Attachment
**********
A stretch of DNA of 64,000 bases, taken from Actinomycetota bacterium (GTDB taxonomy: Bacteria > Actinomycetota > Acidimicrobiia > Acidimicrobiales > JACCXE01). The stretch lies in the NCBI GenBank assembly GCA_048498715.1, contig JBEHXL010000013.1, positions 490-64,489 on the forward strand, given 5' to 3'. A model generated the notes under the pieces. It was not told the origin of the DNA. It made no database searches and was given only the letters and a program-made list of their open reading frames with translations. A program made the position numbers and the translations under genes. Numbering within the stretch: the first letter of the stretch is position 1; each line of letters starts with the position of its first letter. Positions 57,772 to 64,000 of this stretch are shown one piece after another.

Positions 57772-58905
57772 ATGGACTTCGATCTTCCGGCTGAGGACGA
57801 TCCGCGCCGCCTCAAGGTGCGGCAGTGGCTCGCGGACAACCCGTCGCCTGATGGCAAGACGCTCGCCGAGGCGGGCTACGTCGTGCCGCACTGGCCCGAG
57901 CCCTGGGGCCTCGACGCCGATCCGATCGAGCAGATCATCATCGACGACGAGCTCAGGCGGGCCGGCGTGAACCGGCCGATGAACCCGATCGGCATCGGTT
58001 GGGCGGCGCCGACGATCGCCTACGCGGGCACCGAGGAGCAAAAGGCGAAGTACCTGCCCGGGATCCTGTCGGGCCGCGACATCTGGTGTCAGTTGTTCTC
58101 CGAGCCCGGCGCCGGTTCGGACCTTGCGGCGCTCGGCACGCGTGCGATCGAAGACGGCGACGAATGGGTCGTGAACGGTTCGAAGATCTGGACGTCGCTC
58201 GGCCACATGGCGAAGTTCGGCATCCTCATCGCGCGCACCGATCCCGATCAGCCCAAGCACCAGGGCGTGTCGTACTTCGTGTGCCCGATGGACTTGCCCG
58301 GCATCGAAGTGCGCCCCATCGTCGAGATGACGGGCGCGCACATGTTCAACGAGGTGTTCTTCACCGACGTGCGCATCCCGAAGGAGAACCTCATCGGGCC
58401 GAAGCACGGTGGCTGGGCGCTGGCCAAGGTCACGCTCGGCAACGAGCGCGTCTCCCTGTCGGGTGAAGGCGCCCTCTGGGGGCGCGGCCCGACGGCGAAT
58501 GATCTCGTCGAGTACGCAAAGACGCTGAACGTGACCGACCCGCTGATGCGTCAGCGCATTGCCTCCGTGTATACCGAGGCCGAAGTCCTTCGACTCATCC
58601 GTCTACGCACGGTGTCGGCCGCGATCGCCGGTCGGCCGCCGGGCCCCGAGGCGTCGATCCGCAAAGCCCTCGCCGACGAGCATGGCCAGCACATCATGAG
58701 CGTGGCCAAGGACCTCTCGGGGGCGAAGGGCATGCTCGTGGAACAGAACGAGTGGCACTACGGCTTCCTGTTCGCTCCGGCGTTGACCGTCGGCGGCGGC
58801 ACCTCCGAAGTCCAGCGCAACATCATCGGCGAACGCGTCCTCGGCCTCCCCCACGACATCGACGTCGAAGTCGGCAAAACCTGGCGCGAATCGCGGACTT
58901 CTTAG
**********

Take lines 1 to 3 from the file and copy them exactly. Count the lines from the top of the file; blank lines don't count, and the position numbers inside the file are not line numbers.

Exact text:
A stretch of DNA of 64,000 bases, taken from Actinomycetota bacterium (GTDB taxonomy: Bacteria > Actinomycetota > Acidimicrobiia > Acidimicrobiales > JACCXE01). The stretch lies in the NCBI GenBank assembly GCA_048498715.1, contig JBEHXL010000013.1, positions 490-64,489 on the forward strand, given 5' to 3'. A model generated the notes under the pieces. It was not told the origin of the DNA. It made no database searches and was given only the letters and a program-made list of their open reading frames with translations. A program made the position numbers and the translations under genes. Numbering within the stretch: the first letter of the stretch is position 1; each line of letters starts with the position of its first letter. Positions 57,772 to 64,000 of this stretch are shown one piece after another.

Positions 57772-58905
57772 ATGGACTTCGATCTTCCGGCTGAGGACGA